# Rearranging an equation

• Nov 11th 2007, 11:24 AM
Topin
Rearranging an equation
Hi,
I currently have the equation:

γ tan(α) = sin(α') / (cos(α') + β)

I was using α as the subject however in order to do my calculations I need α' to be the subject.
Does anyone know how I could rearrange this to that I have one case of α' on its own?
Thanks
• Nov 11th 2007, 12:01 PM
topsquark
Quote:

Originally Posted by Topin
Hi,
I currently have the equation:

γ tan(α) = sin(α') / (cos(α') + β)

I was using α as the subject however in order to do my calculations I need α' to be the subject.
Does anyone know how I could rearrange this to that I have one case of α' on its own?
Thanks

Ummm....

In terms of symbols, is this supposed to be
$\displaystyle \gamma ~ tan(\alpha) = \frac{sin(\alpha ^{\prime})}{cos(\alpha ^{\prime} ) + \beta}$

Anyway:
$\displaystyle \gamma ~ tan(\alpha) ~ ( cos(\alpha ^{\prime} ) + \beta ) = sin(\alpha ^{\prime})$

$\displaystyle \gamma ~ tan(\alpha) ~ cos(\alpha ^{\prime} ) + \gamma \beta ) = sin(\alpha ^{\prime})$

Because we don't know which quadrant $\displaystyle \alpha ^{\prime}$ is in we need to do the following:
$\displaystyle (\gamma ~ tan(\alpha) ~ cos(\alpha ^{\prime} ) + \gamma \beta ))^2 = sin^2(\alpha ^{\prime})$

And $\displaystyle sin^2( \alpha ^{\prime} ) = 1 - cos^2( \alpha ^{\prime} )$, so
$\displaystyle (\gamma ~ tan(\alpha) ~ cos(\alpha ^{\prime} ) + \gamma \beta ))^2 = 1 - cos^2( \alpha ^{\prime} )$

When you simplify this, you will have a quadratic equation in $\displaystyle cos( \alpha ^{\prime} )$ which you can do the quadratic equation on.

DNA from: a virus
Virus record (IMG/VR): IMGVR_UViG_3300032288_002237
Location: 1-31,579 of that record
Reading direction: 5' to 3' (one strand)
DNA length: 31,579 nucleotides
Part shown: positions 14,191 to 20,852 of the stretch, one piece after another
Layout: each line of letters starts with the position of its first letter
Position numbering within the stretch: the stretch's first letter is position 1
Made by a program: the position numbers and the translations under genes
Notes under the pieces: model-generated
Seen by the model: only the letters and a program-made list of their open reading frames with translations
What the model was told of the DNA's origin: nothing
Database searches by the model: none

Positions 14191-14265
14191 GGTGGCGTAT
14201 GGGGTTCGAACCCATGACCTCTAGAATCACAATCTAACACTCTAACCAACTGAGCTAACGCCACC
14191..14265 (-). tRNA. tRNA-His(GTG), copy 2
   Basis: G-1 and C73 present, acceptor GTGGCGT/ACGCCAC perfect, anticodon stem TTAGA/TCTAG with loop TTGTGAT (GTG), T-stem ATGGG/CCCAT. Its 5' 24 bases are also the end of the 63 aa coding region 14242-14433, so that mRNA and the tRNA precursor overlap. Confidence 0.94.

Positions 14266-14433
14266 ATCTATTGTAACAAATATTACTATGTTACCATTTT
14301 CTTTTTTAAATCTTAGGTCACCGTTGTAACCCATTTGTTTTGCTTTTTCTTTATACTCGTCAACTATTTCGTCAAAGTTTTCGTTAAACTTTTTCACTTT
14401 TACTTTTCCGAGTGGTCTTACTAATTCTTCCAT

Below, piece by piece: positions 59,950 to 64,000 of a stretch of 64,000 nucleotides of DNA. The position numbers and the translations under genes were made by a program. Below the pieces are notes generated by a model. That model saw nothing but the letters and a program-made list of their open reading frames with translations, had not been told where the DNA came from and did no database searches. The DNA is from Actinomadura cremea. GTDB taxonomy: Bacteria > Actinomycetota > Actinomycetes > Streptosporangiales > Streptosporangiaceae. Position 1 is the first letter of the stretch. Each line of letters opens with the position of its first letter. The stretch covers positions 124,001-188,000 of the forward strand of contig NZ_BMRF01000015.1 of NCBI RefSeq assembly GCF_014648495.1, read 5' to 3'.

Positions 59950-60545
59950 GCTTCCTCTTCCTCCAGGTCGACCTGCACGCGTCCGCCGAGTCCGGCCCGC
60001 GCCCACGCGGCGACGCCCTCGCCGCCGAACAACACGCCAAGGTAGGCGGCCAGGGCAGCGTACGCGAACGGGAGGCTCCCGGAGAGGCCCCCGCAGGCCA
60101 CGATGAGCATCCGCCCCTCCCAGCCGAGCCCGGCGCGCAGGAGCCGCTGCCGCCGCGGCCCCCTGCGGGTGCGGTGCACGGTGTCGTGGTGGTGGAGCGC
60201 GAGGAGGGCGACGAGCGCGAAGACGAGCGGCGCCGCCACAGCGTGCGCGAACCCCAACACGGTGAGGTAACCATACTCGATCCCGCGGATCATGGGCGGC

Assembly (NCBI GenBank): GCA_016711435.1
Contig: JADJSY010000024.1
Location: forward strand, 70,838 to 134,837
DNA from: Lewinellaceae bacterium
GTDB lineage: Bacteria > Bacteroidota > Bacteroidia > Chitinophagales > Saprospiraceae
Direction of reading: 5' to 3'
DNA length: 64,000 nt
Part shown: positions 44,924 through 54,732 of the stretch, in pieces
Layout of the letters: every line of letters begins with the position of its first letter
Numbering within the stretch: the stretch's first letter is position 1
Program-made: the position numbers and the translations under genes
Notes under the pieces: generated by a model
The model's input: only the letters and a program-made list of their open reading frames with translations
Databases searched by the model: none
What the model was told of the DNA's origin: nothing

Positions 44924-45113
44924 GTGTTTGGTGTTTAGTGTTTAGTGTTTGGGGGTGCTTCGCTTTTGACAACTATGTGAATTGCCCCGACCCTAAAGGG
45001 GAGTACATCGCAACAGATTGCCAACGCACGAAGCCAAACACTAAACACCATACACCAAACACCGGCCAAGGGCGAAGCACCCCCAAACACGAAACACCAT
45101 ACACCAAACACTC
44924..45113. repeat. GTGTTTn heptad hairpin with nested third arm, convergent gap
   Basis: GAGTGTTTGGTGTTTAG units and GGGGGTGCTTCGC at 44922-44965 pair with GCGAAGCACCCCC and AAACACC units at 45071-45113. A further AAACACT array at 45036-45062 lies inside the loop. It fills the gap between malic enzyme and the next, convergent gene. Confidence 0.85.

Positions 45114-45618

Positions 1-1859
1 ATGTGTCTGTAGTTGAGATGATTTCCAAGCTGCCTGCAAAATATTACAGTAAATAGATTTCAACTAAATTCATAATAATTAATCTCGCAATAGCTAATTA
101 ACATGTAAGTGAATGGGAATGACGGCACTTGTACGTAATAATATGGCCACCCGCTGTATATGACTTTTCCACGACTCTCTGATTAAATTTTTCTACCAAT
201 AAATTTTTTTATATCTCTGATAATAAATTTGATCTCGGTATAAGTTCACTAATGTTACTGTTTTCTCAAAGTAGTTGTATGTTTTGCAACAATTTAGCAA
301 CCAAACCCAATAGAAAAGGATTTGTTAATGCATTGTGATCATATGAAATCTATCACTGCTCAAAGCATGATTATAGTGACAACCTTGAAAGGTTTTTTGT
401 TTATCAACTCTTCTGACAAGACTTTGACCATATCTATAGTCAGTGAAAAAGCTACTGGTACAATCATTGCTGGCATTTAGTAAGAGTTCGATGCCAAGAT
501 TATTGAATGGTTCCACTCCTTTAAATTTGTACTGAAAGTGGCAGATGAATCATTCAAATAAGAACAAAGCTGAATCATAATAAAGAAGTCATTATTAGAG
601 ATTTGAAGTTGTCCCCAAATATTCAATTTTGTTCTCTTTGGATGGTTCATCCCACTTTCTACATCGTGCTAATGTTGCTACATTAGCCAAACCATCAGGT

-Dan
• Nov 11th 2007, 01:52 PM
Topin
Quote:

$\displaystyle (\gamma ~ tan(\alpha) ~ cos(\alpha ^{\prime} ) + \gamma \beta ))^2 = 1 - cos^2( \alpha ^{\prime} )$
I think there was a missing bracket but I tried to rearrange this but I couldn't get all of the $\displaystyle cos(\alpha ^{\prime} )$ together in a way that I could then simplify. The last line of my working before I seemed to double back on myself was:
$\displaystyle cos^2(\alpha ^{\prime} ) + 2 cos(\alpha ^{\prime} ) \beta + \beta^2 = \frac{1 - cos^2(\alpha ^{\prime} )} {\gamma^2 tan^2 (\alpha)}$
I was wondering where I could procede from here. Thanks for your help so far though.
• Nov 11th 2007, 09:10 PM
topsquark
Quote:

Originally Posted by topsquark
$\displaystyle (\gamma ~ tan(\alpha) ~ cos(\alpha ^{\prime} ) + \gamma \beta )^2 = 1 - cos^2( \alpha ^{\prime} )$

$\displaystyle \gamma ^2 ~ tan^2(\alpha) ~ cos^2(\alpha ^{\prime} ) + 2 \gamma~tan(\alpha)~cos(\alpha ^{\prime} ) \cdot \gamma \beta + \gamma^2 \beta^2 = 1 - cos^2( \alpha ^{\prime} )$

$\displaystyle (\gamma ^2 ~ tan^2(\alpha) + 1) cos^2(\alpha ^{\prime} ) + 2 \gamma^2 \beta~tan(\alpha)~cos(\alpha ^{\prime} ) + \gamma^2 \beta^2 - 1 = 0$

Set $\displaystyle y = cos(\alpha ^{\prime} )$.

Then we have
$\displaystyle (\gamma ^2 ~ tan^2(\alpha) + 1) y^2 + 2 \gamma^2 \beta~tan(\alpha)~y + (\gamma^2 \beta^2 - 1) = 0$
which is a quadratic in y.

-Dan
• Nov 12th 2007, 01:49 AM
Topin
Finally done it now. I found that in my example it came to
$\displaystyle (\gamma ^2 ~ tan^2(\alpha) + 1) y^2 + (2 \gamma^2 \beta~tan^2(\alpha))~y + (\gamma^2 \beta^2 ~ tan^2 - 1) = 0$

Using that method I've got the answer that I was expecting, also got another answer come out that I thought I would have to do another calculation for :D
Thankyou very much for your help - would never have managed this on my own!
• Nov 12th 2007, 08:52 AM
topsquark
Quote:

Originally Posted by Topin
Finally done it now. I found that in my example it came to
$\displaystyle (\gamma ^2 ~ tan^2(\alpha) + 1) y^2 + (2 \gamma^2 \beta~tan^2(\alpha))~y + (\gamma^2 \beta^2 ~ tan^2 - 1) = 0$

Using that method I've got the answer that I was expecting, also got another answer come out that I thought I would have to do another calculation for :D
Thankyou very much for your help - would never have managed this on my own!

It's a useful trick. (Nod)

-Dan